X-Message-Number: 7645
From:  (Thomas Donaldson)
Subject: Re: CryoNet #7604 - #7608
Date: Tue, 4 Feb 1997 22:57:41 -0800 (PST)


To Mizuho Hirose and Kaburage:

I will also say that a cryonics society in Japan would be a very good idea;
we want not only to dream but also do what we can to bring about our dream.
As some one who has actually visited Japan I will add that I know very well
how hard it will be to get cryonics going there. We can try to give you some
support, but you yourself know the obstacles which do not exist in the US.
If you want to console yourselves, such obstacles aren't just present in 
Japan: cryonics runs into lots of problems in France, too, and the Canadian
state of British Columbia, though not all of Canada, has also forbidden
cryonics societies explicitly.

As for uploading yourself, I personally doubt that will become possible 
until some time after those frozen now have been revived. My understanding of
how brains work, particularly how memory works, have led me to that 
conclusion. Naturally I'm happy to explain further (and give scientific
references to the many papers which convinced me of this).

The one thing I would say, if you try to set up a Japanese cryonics society,
is that you should not give up regardless of the obstacles. Keep looking for
a way around them and you will find it.

To JW Coetzee:

If you wanted to really take part in the issue of Visser's methods versus
others, you might have attended the Alcor Cryonics Technology Conference just
this last weekend. Visser was there and tried 3 times to freeze and revive
a rat heart, failing each time. This does NOT mean that she is simply wrong:
it is hard to do some of these experiments. But it does mean that before 
she has a USABLE solution, even to freeze hearts, she'll need to characterize
the exact composition of her solution (which may not be what she knows) and
also somehow make her successes much more consistent. As you may know, one
reason she came was because Alcor has tried to duplicate her results 
without success. It turned out that there was a difference between her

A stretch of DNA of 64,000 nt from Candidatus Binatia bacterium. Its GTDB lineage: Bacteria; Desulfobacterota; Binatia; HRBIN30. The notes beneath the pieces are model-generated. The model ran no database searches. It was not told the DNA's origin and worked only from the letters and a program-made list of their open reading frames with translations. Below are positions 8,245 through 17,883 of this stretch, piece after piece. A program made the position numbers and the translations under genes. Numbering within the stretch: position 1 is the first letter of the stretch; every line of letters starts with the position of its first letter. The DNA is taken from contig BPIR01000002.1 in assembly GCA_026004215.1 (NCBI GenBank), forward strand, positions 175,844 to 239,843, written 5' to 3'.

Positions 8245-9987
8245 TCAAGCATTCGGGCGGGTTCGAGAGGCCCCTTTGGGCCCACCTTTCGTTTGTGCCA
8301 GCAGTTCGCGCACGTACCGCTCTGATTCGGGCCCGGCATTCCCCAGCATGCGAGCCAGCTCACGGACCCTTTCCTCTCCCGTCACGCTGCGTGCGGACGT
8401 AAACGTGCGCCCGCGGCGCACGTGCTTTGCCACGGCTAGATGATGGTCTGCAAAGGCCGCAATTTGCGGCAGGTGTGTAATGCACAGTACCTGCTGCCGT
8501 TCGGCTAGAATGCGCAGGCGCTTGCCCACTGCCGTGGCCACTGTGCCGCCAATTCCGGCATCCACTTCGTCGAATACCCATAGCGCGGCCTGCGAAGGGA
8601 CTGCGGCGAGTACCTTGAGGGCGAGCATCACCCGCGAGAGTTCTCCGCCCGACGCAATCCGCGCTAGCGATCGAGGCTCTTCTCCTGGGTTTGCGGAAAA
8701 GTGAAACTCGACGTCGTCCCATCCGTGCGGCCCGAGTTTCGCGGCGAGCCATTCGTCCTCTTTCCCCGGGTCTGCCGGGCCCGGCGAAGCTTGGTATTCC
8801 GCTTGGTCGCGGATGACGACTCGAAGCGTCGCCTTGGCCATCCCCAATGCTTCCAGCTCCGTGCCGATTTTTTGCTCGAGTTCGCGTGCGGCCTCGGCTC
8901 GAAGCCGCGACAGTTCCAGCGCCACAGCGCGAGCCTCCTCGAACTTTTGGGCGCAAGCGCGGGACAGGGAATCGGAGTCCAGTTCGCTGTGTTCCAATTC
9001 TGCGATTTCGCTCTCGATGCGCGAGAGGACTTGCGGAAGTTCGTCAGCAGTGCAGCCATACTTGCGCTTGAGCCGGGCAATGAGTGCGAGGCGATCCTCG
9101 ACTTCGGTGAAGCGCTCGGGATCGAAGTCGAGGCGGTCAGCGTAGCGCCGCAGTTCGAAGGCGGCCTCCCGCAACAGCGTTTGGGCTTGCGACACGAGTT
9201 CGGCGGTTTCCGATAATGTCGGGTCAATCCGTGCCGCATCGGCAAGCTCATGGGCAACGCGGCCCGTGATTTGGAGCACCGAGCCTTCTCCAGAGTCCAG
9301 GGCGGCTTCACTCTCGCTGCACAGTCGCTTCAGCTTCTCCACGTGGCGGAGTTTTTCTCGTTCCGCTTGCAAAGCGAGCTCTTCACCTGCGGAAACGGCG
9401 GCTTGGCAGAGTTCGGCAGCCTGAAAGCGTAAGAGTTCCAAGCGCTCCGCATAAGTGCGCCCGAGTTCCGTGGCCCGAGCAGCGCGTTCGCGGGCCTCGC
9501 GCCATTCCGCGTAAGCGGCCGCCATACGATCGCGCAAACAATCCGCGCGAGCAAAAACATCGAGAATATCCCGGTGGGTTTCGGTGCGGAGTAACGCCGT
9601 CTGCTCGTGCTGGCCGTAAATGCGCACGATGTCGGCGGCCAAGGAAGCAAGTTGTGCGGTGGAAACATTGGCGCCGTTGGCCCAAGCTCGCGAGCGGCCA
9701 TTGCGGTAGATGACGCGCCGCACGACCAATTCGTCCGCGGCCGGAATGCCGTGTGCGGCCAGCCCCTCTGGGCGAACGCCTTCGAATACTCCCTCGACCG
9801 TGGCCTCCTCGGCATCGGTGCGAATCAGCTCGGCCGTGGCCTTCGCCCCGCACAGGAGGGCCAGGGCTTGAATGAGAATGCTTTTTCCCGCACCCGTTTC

solution and the one Alcor's people made following her directions.

I left the Conference feeling that several questions needed answering about
her experiments, but that at worst she was simply mistaken, not at all
fraudulent. The questions aren't just the ones I just listed, but also 
whether or not the successful hearts really were taken down to LN temperatures
and then revived (it's not enough just to immerse them in LN!). Linda
Chamberlain promised to send me a tape of one of her successful attempts,
which I will watch closely when I get it. Moreover, one issue not yet 
settled is that of whether or not these hearts can beat strongly enough
to support a load. While secrecy has done a good deal to cause distrust
and confusion, all of those (except Steve Harris, who apparently could not
come) who had raised questions about her experiments were there. Perhaps
their insistence on guarantees that the heart went down to LN temperature
were behind her failure (she did not think so). The questions asked have
all been quite reasonable ones to ask, nor did any of those who questioned
her insist on conditions for her experiments which automatically would
guarantee failure.

We shall simply have to wait and see whether she can adequately improve
her methods to satisfy all these questions and also revive the frozen
hearts. And whether or not you choose to believe this, everyone there
wanted her to succeed. It is just that unless you are careful, you can
fool yourself about what has happened.

			Long long life,

				Thomas Donaldson

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